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What is your goal in developing and growing the church?

Hopefully your answer is framed around glorifying God by making disciples who love Jesus, and can go and make other disciples while living in authentic Christian community.

In Discipleship That Fits – the brand new book I’ve written with Bobby Harrington – there is a viral process set out that will enable you to hugely sharpen your, and your church’s, disciple-making. I think you will find it a helpful way to evaluate your own disciple-making plans.

To accompany Discipleship That Fits I’ve written a Leader’s Guide, which gives you practical coaching on how to apply these principles. One of the sections in that guide calls us to focus on a vital principle: start with the end in mind. Here’s an excerpt:

Start With The End In Mind

Disciple-making is your goal, your measure and your task. So how do you succinctly define ‘disciple’? We wrote about this in chapters 1 and 2 of the book, since our experience is that the most fruitful churches have a viral definition of what it means to be a disciple of Jesus, which informs every decision that they make. While there are universal themes at play, each local church will have a slightly different spin on things, in accord with their unique God-given identity and calling. This is why you need to take the time to think and pray through this important exercise.

Again and again, we find it so beneficial to start with the why when making changes to particular areas. Why do we exist? What is our church’s unique call from God? How will any changes enable us to better obey Jesus by going and making more disciples?

And here’s the real benefit: by putting everything through the filter of ‘Will this help grow mature disciples of Jesus?’, you avoid so many future pitfalls.

For instance, if your church’s welcome process is functionally selling a religious product to consumers, don’t act all surprised when those people grow into Christian consumers who are demanding, immature and won’t serve. Instead, consider how you can call them into a discipleship lifestyle from the outset, where they begin to learn from Jesus and put that into action in their lives. (In case you’re worried, this can still be presented warmly and lovingly — you don’t have to rename it your ‘Come and Die’ class — but the point is that if you don’t start with the end in mind, you create far more work in the long run, and produce far less fruit.)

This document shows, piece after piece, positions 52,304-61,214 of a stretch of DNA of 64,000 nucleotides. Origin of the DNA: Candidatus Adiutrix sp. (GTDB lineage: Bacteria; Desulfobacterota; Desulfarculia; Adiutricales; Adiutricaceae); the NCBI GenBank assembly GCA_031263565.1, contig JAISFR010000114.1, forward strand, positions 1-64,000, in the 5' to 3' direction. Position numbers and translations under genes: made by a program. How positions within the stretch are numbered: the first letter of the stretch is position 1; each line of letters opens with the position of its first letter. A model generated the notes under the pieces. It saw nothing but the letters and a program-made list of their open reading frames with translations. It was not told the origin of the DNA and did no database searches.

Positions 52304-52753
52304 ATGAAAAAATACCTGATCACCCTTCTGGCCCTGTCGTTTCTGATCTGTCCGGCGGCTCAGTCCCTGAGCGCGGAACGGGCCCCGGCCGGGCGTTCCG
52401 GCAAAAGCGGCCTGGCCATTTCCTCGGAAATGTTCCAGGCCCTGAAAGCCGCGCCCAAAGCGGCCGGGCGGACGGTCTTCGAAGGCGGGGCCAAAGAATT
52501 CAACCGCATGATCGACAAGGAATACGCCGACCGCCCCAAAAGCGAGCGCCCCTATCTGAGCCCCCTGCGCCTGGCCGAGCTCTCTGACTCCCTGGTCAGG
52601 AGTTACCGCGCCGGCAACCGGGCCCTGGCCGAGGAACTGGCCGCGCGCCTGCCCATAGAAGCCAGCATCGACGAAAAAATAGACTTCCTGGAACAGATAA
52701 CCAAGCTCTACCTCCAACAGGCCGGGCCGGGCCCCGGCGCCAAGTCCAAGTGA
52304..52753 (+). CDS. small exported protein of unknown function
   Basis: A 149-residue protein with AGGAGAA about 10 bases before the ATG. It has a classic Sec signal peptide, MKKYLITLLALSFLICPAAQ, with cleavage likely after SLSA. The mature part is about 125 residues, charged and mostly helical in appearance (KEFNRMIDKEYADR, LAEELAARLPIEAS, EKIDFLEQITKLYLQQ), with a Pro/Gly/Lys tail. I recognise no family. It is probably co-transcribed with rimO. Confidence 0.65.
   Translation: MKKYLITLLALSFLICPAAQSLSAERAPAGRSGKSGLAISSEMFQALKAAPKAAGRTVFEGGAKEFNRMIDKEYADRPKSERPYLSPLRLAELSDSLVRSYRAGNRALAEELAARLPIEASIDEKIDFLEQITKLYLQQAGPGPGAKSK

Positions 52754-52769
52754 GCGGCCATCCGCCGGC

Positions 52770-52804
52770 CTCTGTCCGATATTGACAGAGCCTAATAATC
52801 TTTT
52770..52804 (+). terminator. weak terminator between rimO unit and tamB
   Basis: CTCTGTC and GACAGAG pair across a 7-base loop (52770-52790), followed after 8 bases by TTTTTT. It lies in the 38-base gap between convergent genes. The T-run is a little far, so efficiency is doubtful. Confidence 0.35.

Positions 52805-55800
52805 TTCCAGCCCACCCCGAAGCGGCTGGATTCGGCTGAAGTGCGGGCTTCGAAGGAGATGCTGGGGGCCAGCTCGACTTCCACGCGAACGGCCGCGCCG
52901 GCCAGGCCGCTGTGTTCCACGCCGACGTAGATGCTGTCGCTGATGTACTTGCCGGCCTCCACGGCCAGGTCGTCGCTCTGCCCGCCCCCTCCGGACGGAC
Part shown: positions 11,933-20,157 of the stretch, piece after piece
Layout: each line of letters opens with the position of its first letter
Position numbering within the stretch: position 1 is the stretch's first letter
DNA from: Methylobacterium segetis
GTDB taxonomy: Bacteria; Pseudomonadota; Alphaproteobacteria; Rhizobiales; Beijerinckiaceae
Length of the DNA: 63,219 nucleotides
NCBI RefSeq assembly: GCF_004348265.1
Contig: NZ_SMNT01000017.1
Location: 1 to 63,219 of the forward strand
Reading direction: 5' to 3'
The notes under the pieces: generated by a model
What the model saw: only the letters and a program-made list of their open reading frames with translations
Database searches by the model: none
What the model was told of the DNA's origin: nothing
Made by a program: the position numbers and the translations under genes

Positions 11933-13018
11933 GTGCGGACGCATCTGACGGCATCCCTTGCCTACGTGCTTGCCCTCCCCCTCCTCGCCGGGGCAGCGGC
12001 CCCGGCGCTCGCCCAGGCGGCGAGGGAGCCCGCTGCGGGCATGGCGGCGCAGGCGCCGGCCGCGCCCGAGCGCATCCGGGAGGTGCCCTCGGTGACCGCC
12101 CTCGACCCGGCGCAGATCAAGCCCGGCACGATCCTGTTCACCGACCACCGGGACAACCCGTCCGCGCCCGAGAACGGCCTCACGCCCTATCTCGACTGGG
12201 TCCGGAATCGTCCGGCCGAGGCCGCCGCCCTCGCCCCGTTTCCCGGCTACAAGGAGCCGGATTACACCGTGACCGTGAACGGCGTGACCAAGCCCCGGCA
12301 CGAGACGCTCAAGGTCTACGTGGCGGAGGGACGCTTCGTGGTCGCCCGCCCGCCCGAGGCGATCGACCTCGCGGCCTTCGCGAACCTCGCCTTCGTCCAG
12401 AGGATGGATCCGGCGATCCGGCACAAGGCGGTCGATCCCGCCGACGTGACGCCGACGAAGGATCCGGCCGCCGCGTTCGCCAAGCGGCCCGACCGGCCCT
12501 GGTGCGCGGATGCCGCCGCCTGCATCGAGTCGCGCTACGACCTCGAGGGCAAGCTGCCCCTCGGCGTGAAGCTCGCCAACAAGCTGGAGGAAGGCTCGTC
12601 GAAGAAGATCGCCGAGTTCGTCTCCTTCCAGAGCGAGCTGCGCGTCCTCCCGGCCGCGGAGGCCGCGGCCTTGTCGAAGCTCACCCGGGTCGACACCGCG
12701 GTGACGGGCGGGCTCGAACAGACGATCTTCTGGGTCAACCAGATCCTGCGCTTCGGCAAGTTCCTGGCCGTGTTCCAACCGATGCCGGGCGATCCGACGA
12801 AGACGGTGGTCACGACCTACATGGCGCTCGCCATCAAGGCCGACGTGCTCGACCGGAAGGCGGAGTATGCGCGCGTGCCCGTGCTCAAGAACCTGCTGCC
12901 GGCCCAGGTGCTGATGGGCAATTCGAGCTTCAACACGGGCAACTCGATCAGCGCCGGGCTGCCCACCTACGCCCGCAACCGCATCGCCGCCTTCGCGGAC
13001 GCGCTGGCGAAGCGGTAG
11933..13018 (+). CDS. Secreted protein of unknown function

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Do you have an easily transferable definition of disciple at your church? If not, re-read the stimulus material in the book, and go through the process of crafting one.

Once you have done that, where in your church life are you not operating with the end in mind?

Consider auditing each area through this discipleship filter, such as by asking:

  • “Is our children’s ministry making disciples, or is it more of a glorified babysitting service?”
  • “Do our small groups create close Jesus-centered relationships as people study, pray and share together, or are they primarily educational venues where the focus is on the download of information by frustrated teachers?”
  • “Does our finance team empower mission and disciple-making through faith-filled stewardship, or do they see their role as defenders of the cash against the staff’s crazy plans?”)

Free Leader’s Guide

We are giving away a whole package of bonus items, including a practical Leader’s Guide, to anyone who pre-orders Discipleship That Fits before it’s publication date of February 9.

To find out more, check out our book’s website – – which is also where you access the bonus items once you’ve pre-ordered!

The secret of effective disciple-making leaders: Start with the end in mind Click To Tweet



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